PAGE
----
Signs of marijuana abuse:
Rapid, loud talking and bursts of laughter in early stages of intoxication.
Sleepy or stuporous in the later stages.
Lack of concentration and coordination.
Forgetfulness in conversation.
Inflammation in whites of eyes.
Odor similar to burnt rope on clothing or breath.
Distorted sense of time passage—tendency to overestimate time intervals.
Craving for sweets.
Use or possession of paraphernalia including roach clip, packs of rolling papers, pipes or bong.
How does marijuana affect the body?
Some immediate physical effects of marijuana include:
- a faster heartbeat and pulse rate
dry mouth and throat
No scientific evidence indicates that marijuana improves hearing, eyesight, and skin sensitivity.
Marijuana use increases the heart rate as much as 50 percent, depending on the amount of THC.
It can cause chest pain in people who have a poor blood supply to the heart—and it produces these effects more rapidly than tobacco smoke does.
Scientists believe that marijuana can be especially harmful to the lungs because users often inhale the unfiltered smoke deeply and hold it in their lungs as long as possible. Therefore, the smoke is in contact with lung tissues for long periods of time, which irritates the lungs and damages the way they work.
Marijuana smoke contains some of the same ingredients in tobacco smoke that can cause emphysema and cancer. In addition, many marijuana users also smoke cigarettes; the combined effects of smoking these two substances creates an increased health risk.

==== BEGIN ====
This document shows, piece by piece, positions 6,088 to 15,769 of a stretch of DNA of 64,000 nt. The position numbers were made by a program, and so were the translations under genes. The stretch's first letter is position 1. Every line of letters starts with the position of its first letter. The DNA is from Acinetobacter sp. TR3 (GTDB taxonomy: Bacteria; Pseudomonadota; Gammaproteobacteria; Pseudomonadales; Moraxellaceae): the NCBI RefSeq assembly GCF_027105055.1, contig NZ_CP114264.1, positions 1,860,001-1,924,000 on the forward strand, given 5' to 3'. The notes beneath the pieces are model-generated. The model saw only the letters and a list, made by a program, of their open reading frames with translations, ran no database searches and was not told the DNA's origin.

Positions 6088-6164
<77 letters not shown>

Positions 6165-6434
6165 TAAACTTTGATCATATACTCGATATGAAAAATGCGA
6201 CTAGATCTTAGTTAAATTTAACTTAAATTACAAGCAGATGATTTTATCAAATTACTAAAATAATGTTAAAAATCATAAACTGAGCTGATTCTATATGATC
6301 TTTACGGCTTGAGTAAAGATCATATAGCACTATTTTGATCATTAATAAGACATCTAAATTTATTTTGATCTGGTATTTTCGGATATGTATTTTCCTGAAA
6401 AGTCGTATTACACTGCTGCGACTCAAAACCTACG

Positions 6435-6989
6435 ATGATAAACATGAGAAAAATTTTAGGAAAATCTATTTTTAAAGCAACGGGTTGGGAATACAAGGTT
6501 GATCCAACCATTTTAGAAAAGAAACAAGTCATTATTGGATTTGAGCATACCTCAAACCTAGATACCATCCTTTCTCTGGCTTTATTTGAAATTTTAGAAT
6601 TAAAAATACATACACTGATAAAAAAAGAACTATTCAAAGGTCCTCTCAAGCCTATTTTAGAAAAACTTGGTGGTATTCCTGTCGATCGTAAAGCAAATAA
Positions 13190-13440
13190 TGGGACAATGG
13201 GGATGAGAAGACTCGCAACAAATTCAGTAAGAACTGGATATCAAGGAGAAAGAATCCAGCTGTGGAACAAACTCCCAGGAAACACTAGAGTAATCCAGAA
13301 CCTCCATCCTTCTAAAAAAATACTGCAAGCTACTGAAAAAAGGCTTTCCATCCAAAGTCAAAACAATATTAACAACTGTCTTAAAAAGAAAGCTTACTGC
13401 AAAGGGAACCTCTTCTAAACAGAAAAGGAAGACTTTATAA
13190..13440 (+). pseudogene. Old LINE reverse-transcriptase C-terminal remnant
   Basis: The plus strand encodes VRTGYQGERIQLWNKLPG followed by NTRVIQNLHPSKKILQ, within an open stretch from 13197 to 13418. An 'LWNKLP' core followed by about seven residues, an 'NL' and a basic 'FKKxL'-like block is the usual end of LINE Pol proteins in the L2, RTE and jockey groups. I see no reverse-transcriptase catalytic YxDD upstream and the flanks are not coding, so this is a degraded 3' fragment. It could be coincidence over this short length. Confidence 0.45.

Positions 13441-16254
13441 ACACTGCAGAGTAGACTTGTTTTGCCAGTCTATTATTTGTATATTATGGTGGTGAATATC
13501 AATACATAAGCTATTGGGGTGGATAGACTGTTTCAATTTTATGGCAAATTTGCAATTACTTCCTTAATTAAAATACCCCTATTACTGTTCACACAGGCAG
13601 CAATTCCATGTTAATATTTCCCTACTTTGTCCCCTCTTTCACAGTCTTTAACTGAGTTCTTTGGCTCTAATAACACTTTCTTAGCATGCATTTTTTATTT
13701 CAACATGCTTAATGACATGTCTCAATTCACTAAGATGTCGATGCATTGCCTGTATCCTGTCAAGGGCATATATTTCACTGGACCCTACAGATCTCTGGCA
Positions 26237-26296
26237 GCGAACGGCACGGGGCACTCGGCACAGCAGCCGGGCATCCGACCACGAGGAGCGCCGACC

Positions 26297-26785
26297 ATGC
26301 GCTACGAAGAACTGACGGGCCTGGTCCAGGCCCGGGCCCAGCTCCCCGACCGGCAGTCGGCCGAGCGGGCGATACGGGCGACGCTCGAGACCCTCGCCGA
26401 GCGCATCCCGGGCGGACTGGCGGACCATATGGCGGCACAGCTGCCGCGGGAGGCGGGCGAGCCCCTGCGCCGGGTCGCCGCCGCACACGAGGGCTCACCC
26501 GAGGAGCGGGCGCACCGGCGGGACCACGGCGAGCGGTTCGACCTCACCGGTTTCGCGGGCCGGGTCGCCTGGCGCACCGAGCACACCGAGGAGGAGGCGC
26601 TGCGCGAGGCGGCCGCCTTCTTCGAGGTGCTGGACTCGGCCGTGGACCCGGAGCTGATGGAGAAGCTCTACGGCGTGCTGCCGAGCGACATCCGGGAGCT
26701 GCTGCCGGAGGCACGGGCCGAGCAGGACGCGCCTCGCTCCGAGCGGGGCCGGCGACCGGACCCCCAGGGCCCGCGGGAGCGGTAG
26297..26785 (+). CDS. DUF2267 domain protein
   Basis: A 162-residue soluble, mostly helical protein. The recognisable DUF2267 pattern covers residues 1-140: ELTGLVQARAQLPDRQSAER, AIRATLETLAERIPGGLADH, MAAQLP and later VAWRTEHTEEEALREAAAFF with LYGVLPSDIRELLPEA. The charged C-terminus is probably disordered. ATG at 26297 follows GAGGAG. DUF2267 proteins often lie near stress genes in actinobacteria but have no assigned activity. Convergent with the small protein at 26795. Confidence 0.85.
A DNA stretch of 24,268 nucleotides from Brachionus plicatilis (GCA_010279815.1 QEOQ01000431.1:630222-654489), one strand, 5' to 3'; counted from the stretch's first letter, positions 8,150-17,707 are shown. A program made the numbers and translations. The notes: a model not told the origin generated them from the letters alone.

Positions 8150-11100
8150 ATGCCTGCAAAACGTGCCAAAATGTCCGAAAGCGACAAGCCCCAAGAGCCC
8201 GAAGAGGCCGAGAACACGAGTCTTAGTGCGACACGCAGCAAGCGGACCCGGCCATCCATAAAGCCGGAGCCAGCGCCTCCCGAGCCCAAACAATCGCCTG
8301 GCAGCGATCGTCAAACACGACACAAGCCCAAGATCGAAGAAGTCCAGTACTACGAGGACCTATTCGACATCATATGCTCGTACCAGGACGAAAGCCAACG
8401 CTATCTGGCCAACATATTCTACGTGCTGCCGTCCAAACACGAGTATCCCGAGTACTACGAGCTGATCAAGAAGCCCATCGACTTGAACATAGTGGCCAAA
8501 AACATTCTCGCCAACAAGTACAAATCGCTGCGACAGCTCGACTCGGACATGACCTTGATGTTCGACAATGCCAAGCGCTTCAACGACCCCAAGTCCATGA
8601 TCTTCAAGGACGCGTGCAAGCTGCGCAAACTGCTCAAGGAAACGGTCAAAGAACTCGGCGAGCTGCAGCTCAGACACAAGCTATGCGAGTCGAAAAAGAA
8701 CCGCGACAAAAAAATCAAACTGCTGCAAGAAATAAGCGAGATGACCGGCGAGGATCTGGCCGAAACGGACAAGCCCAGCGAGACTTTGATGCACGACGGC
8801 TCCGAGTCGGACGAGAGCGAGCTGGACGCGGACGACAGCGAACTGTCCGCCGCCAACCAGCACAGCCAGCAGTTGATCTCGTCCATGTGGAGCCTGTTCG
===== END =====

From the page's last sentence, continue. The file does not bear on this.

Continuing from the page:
“Burnout” is a term first used by marijuana smokers themselves to describe the effect of prolonged use. Young people who smoke marijuana heavily over long periods of time can become dull, slow-moving, and inattentive. These “burned-out” users are sometimes so unaware of their surroundings that they do not respond when friends speak to them, and they do not realize they have a problem.
Find out how the Narconon program can help with marijuana addiction.
How does marijuana affect your mind?
Laboratory studies have shown that animals exhibit symptoms of drug withdrawal after cessation of prolonged marijuana administration. Some human studies have also demonstrated withdrawal symptoms such as irritability, stomach pain, aggression, and anxiety after cessation of oral administration of tetrahydrocannabinol (THC), marijuana’s principal psychoactive component. Now, NIDA-supported researchers at McLean Hospital in Belmont, Massachusetts, and Columbia University in New York City have shown that individuals who regularly smoke marijuana experience withdrawal symptoms after they stop smoking the drug.
Studies at Columbia University in New York City have demonstrated that, in addition to aggression, marijuana smokers experience other withdrawal symptoms such as anxiety, stomach pain, and increased irritability during abstinence from the drug. “These results suggest that dependence may be an important consequence of repeated daily exposure to marijuana,” says NIDA.
More Marijuana Addiction Information